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Missouri

Missouri

Missouri
Land of Caves, Lakes, and Riverboats
If you enjoy spending your day on a cool lake, fishing or boating, Missouri is the place for you. No matter what region you choose, you'll find plenty of lakes, rivers, and streams. This state is bordered by two great rivers, the Missouri in the west and the Mississippi on the east. The rich soil brought by these rivers provides the basis for Missouri's excellent agriculture. Look for corn, fruit, wheat, soybeans, cotton, and livestock as you travel throughout the state.
After the Louisiana Purchase of 1803, American pioneers followed the Mississippi and Missouri Rivers into the area. St. Louis was already thriving as a river-town, and it quickly became a gateway to the new west. The Pony Express arose in St. Joseph to carry news and mail to settlers. The Santa Fe, Oregon, and California trails all crossed Missouri, making it a jumping-off point for covered wagon parties.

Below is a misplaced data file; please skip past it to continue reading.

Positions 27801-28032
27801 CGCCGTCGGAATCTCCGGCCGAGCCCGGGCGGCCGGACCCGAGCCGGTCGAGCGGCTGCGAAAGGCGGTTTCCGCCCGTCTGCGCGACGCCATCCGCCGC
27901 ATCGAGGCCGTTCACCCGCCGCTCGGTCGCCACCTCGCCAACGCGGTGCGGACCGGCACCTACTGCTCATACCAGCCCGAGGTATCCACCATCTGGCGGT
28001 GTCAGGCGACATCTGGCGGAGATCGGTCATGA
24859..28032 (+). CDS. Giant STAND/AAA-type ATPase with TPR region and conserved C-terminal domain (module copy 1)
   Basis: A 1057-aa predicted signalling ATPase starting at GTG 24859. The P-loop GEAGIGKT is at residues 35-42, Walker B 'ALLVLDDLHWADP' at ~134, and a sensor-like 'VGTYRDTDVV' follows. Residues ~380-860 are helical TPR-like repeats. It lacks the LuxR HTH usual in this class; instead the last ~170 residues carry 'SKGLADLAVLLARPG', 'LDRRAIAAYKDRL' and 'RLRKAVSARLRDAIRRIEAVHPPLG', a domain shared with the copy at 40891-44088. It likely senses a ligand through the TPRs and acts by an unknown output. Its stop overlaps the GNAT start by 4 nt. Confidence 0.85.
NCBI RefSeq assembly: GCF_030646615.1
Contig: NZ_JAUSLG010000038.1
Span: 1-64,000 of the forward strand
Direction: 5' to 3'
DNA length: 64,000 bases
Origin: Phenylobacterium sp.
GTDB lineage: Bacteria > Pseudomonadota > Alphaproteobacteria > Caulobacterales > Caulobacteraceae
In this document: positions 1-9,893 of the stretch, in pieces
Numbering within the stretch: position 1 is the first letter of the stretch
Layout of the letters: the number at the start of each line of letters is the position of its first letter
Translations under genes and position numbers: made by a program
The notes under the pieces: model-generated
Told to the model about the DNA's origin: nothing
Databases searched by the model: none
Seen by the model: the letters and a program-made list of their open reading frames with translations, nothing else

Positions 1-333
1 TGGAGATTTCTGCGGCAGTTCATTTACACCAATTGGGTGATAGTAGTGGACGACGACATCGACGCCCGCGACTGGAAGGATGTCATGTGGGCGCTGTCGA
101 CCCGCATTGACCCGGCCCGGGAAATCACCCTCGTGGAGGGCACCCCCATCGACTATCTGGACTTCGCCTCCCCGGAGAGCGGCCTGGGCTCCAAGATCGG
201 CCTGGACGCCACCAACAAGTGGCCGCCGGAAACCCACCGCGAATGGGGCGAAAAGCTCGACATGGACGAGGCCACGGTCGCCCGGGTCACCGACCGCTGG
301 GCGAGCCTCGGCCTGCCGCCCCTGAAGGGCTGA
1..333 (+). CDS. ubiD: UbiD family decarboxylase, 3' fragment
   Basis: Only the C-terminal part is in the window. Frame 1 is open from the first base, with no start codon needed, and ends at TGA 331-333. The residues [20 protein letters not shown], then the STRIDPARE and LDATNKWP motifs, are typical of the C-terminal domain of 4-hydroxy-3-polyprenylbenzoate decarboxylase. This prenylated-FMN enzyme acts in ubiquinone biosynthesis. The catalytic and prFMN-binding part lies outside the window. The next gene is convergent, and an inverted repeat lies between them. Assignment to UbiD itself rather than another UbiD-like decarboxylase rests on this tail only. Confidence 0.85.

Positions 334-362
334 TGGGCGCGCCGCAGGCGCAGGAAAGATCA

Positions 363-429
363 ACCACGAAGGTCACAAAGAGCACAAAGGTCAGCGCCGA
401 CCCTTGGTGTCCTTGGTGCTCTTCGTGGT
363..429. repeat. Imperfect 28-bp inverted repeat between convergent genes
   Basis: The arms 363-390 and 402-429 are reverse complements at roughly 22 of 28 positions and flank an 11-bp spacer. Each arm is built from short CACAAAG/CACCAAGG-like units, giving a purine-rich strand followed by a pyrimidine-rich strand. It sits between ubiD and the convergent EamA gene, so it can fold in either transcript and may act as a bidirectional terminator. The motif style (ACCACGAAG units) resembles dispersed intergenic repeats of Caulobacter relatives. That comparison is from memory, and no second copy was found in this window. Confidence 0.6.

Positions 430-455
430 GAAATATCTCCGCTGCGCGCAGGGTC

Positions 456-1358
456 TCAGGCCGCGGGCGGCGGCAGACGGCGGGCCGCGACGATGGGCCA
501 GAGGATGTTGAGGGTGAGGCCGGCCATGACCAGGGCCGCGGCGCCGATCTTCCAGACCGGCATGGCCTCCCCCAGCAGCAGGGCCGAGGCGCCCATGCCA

While the north is primarily prairie land, the Ozark Mountain area of the southwest offers beautiful, hilly scenery and thick oak and hickory woods. Travel along the Mississippi, stopping at Mark Twain's hometown of Hannibal, or tour the sights of St. Louis. In the southeast, the Mark Twain National Forest offers plenty of wildlife and bird watching. The Missouri River, in the west, is dotted with historical sites. Further south lies the metropolis of Kansas City and the Ozark Lakes region, a fantastic spot for a fishing trip.
images courtesy of the Missouri Division of Tourism
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